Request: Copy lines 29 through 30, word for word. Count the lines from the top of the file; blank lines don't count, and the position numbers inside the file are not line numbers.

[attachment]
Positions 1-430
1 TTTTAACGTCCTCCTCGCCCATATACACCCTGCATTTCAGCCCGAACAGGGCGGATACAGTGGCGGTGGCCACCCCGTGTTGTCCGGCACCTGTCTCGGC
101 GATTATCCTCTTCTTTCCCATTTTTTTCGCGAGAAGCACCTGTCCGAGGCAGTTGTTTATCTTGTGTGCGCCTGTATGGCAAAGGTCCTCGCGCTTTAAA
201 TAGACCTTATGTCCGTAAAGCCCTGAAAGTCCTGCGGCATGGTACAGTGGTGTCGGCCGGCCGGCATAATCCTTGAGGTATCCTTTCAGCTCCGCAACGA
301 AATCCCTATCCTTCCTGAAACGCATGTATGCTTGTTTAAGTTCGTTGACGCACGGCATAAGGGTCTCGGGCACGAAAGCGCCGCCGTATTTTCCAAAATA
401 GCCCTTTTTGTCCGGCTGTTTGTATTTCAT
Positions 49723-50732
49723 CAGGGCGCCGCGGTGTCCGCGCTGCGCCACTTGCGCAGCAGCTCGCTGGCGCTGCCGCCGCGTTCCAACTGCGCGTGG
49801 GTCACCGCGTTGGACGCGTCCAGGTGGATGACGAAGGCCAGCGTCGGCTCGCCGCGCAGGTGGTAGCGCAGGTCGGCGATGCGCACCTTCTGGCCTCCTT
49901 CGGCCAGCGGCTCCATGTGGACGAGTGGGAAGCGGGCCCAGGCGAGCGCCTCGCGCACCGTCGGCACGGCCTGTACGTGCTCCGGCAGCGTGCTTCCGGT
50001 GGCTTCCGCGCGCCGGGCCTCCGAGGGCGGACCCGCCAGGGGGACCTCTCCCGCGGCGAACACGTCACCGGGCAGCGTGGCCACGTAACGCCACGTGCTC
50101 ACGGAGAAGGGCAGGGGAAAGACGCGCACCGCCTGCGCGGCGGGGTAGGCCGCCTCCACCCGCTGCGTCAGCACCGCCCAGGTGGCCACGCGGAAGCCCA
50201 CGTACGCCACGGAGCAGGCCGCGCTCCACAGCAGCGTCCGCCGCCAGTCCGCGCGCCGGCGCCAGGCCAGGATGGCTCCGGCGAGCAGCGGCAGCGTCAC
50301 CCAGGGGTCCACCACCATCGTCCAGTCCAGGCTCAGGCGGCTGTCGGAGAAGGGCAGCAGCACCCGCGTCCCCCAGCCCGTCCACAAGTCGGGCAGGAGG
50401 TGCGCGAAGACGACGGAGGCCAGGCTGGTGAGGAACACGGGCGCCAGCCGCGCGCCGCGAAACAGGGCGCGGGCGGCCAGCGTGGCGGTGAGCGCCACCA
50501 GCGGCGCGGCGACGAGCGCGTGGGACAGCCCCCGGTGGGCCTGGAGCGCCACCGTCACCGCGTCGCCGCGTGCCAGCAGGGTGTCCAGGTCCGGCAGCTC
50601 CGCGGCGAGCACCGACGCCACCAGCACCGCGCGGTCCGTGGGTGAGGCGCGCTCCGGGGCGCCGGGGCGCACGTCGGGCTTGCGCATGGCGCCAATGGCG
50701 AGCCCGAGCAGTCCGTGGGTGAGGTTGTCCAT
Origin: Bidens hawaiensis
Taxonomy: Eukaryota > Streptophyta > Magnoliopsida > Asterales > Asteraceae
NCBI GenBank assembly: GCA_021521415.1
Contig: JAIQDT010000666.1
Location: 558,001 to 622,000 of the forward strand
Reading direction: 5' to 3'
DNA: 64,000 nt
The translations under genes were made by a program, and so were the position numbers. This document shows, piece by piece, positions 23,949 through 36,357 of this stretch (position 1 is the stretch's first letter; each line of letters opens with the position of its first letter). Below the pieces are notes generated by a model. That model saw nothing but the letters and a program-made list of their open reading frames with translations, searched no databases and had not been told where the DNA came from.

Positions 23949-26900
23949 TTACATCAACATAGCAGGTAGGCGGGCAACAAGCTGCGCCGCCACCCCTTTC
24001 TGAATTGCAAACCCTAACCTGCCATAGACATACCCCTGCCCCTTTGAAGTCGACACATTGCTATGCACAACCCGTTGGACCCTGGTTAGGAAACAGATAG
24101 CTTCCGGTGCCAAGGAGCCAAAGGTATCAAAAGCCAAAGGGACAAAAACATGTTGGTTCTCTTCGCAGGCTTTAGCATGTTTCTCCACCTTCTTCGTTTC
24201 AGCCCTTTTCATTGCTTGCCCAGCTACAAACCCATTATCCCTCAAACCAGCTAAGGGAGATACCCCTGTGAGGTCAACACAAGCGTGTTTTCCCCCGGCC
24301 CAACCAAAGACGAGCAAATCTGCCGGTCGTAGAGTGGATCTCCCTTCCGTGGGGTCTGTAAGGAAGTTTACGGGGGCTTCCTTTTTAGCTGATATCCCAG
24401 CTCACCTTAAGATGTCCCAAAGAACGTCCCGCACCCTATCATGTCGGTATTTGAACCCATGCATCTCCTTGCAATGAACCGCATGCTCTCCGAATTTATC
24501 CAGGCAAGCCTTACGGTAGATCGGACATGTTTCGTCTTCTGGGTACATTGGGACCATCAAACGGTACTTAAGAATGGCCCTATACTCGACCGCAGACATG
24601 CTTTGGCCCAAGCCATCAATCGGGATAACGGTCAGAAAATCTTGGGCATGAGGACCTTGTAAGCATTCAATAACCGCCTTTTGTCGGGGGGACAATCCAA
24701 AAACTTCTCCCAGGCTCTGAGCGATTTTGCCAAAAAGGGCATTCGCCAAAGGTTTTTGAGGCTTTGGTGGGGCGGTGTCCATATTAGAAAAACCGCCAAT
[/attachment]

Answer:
24001 TGAATTGCAAACCCTAACCTGCCATAGACATACCCCTGCCCCTTTGAAGTCGACACATTGCTATGCACAACCCGTTGGACCCTGGTTAGGAAACAGATAG
24101 CTTCCGGTGCCAAGGAGCCAAAGGTATCAAAAGCCAAAGGGACAAAAACATGTTGGTTCTCTTCGCAGGCTTTAGCATGTTTCTCCACCTTCTTCGTTTC